A scene from an ODI in September 2017. Glenn Maxwell was threatening to go after him and Yuzvendra Chahal, that wiry mastmaula, started pushing the ball outside off stump. Not one was in line of the stumps. Any regular IPL watcher would have recognised the pattern. That Chahal operates in two lines: either relentlessly homing in on the stumps with the outside-off as a variation, or a relentless pinging of the outside-off line. Maxwell must have known what was coming, and yet his restlessness kept increasing. “My plan to Maxwell was not to bowl at stumps,” Chahal would say later. “I know that if I can bowl two-three dot balls, he will step out and play an aggressive shot.” The step-out happened but Chahal had slowed it up a touch, and still kept it outside off and Maxwell would end up miscuing the slog sweep. Gone.
A scene from the second ODI against South Africa on Sunday. Chris Morris had just lapped Kuldeep Yadav to the legside boundary but he still flighted up the next one. It floated across almost like a full toss and Morris must have thought six when he started to swing down his bat, but it dipped so rapidly on him that he couldn’t get any wood on the leather. “I felt I could get him, the six didn’t faze me,” Yadav would say later.
The common link between the two of them is their self-confidence. It would have been understandable if they had been cagey: both are replacing the well-established pair of R Ashwin and Ravindra Jadeja, but instead, they have been almost gung-ho in the way they have sought to express themselves. It’s that trait that has now made them seal the ODI spots.
And it won’t be a surprise if Yadav goes on to even nail the Test spinner’s spot: if there is space for just one spinner in the team in overseas conditions, time will surely come, and pretty soon, that it would be Yadav. Such has been the rapid rise.
Chahal used to be an Indian summer phenomenon: seen in two months in April, May during IPL and poof, he would vanish. No first-class cricket, no whispers about him until his reappearance in the next IPL. All along, you would be left scratching your head at his disappearance: here was a brave legspinner who revels when the batsmen go after him (two years back there was this insane stat about him: Eight times he had dismissed batsmen who had hit him for sixes on the previous deliveries), a intuitive spinner, consummate mastery over variation of pace, and yet, we had to satisfy ourselves with the annual sighting. There was a reason, of course, behind the vanishing act. On Haryana’s pace friendly home pitch of Lahli, there was, at best, only one slot for spinners in the team. Legspinner Amit Mishra was captain, and ipso facto would occupy that.
Royal Challengers Bangalore skipper Virat Kohli’s ascension to India’s limited-overs captaincy in January 2017 coincided with Chahal making a mark in the T20Is against England. This ensured that after IPL 10, he didn’t simply evaporate.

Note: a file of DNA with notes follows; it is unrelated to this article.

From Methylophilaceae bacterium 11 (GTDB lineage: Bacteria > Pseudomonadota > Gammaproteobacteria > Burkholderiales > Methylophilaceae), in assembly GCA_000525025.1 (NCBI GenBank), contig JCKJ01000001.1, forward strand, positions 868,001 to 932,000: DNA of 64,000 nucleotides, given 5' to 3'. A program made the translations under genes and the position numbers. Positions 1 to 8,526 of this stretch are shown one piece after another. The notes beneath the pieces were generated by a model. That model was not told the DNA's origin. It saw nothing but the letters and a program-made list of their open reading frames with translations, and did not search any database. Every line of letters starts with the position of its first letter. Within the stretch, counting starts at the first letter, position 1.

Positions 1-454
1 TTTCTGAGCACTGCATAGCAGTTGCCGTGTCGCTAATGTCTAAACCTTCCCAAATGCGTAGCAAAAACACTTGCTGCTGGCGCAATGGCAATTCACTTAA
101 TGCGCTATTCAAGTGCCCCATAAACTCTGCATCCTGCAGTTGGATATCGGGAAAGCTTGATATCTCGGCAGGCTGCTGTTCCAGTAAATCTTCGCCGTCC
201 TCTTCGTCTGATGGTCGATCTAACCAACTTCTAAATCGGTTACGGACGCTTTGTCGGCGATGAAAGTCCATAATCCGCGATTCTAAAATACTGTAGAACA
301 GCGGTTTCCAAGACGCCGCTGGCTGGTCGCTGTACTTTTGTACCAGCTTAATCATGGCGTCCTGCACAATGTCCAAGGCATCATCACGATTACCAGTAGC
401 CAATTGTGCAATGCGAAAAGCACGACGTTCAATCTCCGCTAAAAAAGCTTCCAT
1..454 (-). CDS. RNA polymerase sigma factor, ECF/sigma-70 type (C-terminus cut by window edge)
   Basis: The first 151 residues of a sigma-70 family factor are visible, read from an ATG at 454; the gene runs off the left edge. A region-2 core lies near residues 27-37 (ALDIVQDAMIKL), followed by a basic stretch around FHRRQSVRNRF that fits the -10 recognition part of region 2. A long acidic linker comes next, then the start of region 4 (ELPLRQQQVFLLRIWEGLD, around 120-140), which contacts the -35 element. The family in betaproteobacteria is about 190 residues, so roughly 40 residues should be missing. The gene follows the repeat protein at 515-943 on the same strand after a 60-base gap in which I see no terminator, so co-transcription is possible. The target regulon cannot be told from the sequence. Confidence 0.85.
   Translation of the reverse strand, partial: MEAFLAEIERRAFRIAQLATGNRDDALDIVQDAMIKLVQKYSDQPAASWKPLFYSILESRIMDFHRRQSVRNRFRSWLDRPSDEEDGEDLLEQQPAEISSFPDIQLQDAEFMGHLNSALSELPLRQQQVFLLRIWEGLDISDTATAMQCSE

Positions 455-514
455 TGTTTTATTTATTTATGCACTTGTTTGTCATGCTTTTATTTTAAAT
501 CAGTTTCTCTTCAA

Chahal’s calling card is his cricketing intelligence: the streetsmartness that enables him to rise to the occasions when the batsmen go after him. Cricketing skill-wise, the notable part is the clever change of pace. Unlike some, he doesn’t change it all that much — varies it from 85 kmph to 95 kmph. And that’s how he confuses the batsmen. Some legspinners change the pace dramatically between googlies and conventional legbreaks or topspinners, but he doesn’t. It’s all a minor tweak here and there, and batsmen end up mistiming their shots. He hardly bowls short to the right-hand batsmen — and when he does it, such is the growing reputation that the batsmen almost wonder if there is something more to it. Would the ball skid on quicker, would it be a toppie, and end up not taking full toll. In other words, he has earned that respect.
Yadav, on the other hand, has been settling every little doubt or word of caution that his IPL mentor Brad Hogg, a left-arm wrist spinner himself, had. 18 months ago, Hogg had talked about how Yadav was prone to lose his action — “get his body locked” when he tries to increase the pace on the ball under pressure. That no longer happens. Six months ago, Hogg talked about how Yadav should get the stock ball going more often so that his variations turn more effective. He has already done that. Yadav’s googlies are something Hogg would be proud off. Fans would recall how Hogg had hoodwinked Freddi Flintoff and had him stumped with a peach of a googly, that came after a series of regular break-ins. Yadav’s googly moment came in the Dharamsala Test in March against Australia when he left Maxwell looking ridiculously out of place even as the ball pegged back the off stump.
In some ways, it’s a pity that South African team hasn’t really tested the two. Some of the batting has been almost club-class, but there is enough evidence already to suggest that these two should be, and will be, India’s main spin weapons in next year’s world cup.